Transcorneal oxygenation is a promising approach to the treatment of various anterior ocular diseases, but its effect on the vitreous and retina is uncertain. The purpose of this study was to evaluate the ocular conditions necessary to permit transcorneal oxygenation of the preretinal vitreous in the rabbit eye.
Oxygen at atmospheric pressure was supplied via a goggle to the eye while preretinal oxygen tensions were measured with a minimally invasive technique: fluorine-19 (19F) nuclear magnetic resonance spectroscopy of a small preretinal droplet of perfluorotributylamine. Experiments were performed on lensectomized eyes with intact posterior lens capsules (group 1) or in eyes that had also undergone posterior capsular discission (group 2) and mechanical vitrectomy (group 3). To better understand the results of the oxygenation studies, a water-soluble, freely diffusible contrast agent was applied topically to the cornea, and its penetration into the aqueous and vitreous was studied using T1-weighted magnetic resonance imaging.
Preretinal Po2 was significantly increased after 30 minutes of transcorneal oxygenation in group 3 eyes (P=.002). In contrast, no change was observed in the other groups despite 30 minutes (group 1) or 3 hours (group 2) of oxygen exposure. The imaging studies demonstrated that contrast penetration of the vitreous was uniform and rapid in eyes in group 3, consistent with a fluid flow-dominated process. A much slower process of anterior and midvitreous enhancement was observed in groups 1 and 2 that was consistent with contrast diffusion.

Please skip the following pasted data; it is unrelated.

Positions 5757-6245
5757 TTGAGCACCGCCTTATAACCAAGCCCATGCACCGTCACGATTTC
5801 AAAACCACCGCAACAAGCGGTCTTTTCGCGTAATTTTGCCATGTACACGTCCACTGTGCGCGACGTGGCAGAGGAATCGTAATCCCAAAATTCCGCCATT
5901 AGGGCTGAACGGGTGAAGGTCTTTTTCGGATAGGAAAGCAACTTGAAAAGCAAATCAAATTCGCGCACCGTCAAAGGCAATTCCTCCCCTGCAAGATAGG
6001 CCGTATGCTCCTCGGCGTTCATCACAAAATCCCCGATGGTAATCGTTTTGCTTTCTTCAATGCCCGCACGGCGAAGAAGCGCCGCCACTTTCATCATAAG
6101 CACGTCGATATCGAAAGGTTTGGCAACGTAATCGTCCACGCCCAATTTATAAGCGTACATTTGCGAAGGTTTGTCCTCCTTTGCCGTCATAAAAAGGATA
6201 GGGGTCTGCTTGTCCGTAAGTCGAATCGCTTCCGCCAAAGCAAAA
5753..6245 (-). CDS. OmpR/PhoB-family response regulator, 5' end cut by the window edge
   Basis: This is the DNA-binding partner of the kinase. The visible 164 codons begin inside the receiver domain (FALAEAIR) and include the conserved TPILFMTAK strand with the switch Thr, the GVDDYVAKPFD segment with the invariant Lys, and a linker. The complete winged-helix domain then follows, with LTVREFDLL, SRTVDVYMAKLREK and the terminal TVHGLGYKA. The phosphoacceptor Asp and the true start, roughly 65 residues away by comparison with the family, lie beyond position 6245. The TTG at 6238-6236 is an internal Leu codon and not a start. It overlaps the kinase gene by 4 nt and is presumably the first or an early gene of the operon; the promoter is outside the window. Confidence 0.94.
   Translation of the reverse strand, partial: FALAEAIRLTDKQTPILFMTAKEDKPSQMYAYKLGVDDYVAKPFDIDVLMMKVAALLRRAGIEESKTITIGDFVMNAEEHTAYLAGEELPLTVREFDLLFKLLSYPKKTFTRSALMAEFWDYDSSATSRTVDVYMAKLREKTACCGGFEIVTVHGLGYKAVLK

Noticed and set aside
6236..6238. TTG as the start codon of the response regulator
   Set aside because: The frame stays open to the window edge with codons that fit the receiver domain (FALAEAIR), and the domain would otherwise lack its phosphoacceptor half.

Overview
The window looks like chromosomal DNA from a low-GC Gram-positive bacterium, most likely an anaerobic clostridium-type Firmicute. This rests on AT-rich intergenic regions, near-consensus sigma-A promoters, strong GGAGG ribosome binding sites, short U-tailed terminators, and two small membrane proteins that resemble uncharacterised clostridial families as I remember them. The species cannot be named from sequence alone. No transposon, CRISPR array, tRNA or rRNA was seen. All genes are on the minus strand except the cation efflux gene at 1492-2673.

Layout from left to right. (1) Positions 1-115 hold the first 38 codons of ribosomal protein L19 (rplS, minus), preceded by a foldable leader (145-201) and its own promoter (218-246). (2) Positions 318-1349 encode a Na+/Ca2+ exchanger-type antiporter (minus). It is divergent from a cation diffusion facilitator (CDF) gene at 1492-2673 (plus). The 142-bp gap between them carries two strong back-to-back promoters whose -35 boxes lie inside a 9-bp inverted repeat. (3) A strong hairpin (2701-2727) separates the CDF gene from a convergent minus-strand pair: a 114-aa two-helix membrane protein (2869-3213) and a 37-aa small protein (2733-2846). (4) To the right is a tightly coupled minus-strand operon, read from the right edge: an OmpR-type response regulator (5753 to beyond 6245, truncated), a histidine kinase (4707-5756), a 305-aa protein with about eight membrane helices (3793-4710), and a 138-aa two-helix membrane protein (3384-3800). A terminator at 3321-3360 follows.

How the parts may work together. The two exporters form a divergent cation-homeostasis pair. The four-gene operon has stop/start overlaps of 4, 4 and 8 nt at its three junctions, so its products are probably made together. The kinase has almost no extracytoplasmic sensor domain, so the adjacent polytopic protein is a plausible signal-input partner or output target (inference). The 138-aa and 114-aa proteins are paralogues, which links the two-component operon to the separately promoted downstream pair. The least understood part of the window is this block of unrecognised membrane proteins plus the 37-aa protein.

Because of bulk fluid movement, transcorneal oxygenation of the retina is feasible in singlecompartment (vitrectomized, lensectomized) eyes within a reasonable period (30 minutes). This finding could prove useful in the treatment of retinal diseases in which hypoxia may play a role.
Wilson CA, Benner JD, Berkowitz BA, Chapman CB, Peshock RM. Transcorneal Oxygenation of the Preretinal Vitreous. Arch Ophthalmol. 1994;112(6):839–845. doi:10.1001/archopht.1994.01090180139048
Coronavirus Resource Center
Customize your JAMA Network experience by selecting one or more topics from the list below.
Create a personal account or sign in to: